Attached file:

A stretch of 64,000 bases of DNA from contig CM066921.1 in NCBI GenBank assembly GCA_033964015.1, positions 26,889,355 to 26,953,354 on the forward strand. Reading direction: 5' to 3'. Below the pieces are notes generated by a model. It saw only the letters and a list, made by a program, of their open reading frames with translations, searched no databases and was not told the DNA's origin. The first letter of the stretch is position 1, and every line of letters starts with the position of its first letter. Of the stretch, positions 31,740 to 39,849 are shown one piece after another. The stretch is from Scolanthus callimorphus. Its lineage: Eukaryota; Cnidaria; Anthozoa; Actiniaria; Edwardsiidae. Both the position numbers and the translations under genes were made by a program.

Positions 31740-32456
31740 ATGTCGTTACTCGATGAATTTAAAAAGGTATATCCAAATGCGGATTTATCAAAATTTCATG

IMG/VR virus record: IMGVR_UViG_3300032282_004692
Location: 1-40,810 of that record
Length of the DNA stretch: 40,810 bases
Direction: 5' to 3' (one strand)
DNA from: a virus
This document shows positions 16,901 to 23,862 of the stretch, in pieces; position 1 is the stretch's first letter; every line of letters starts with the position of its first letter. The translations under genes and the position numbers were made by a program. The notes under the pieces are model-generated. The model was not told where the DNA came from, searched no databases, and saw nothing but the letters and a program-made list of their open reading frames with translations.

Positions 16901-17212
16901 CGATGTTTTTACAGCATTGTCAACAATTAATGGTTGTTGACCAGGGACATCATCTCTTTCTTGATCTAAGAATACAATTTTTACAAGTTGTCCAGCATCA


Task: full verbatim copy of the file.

A stretch of 64,000 bases of DNA from contig CM066921.1 in NCBI GenBank assembly GCA_033964015.1, positions 26,889,355 to 26,953,354 on the forward strand. Reading direction: 5' to 3'. Below the pieces are notes generated by a model. It saw only the letters and a list, made by a program, of their open reading frames with translations, searched no databases and was not told the DNA's origin. The first letter of the stretch is position 1, and every line of letters starts with the position of its first letter. Of the stretch, positions 31,740 to 39,849 are shown one piece after another. The stretch is from Scolanthus callimorphus. Its lineage: Eukaryota; Cnidaria; Anthozoa; Actiniaria; Edwardsiidae. Both the position numbers and the translations under genes were made by a program.

Positions 31740-32456
31740 ATGTCGTTACTCGATGAATTTAAAAAGGTATATCCAAATGCGGATTTATCAAAATTTCATG

IMG/VR virus record: IMGVR_UViG_3300032282_004692
Location: 1-40,810 of that record
Length of the DNA stretch: 40,810 bases
Direction: 5' to 3' (one strand)
DNA from: a virus
This document shows positions 16,901 to 23,862 of the stretch, in pieces; position 1 is the stretch's first letter; every line of letters starts with the position of its first letter. The translations under genes and the position numbers were made by a program. The notes under the pieces are model-generated. The model was not told where the DNA came from, searched no databases, and saw nothing but the letters and a program-made list of their open reading frames with translations.

Positions 16901-17212
16901 CGATGTTTTTACAGCATTGTCAACAATTAATGGTTGTTGACCAGGGACATCATCTCTTTCTTGATCTAAGAATACAATTTTTACAAGTTGTCCAGCATCA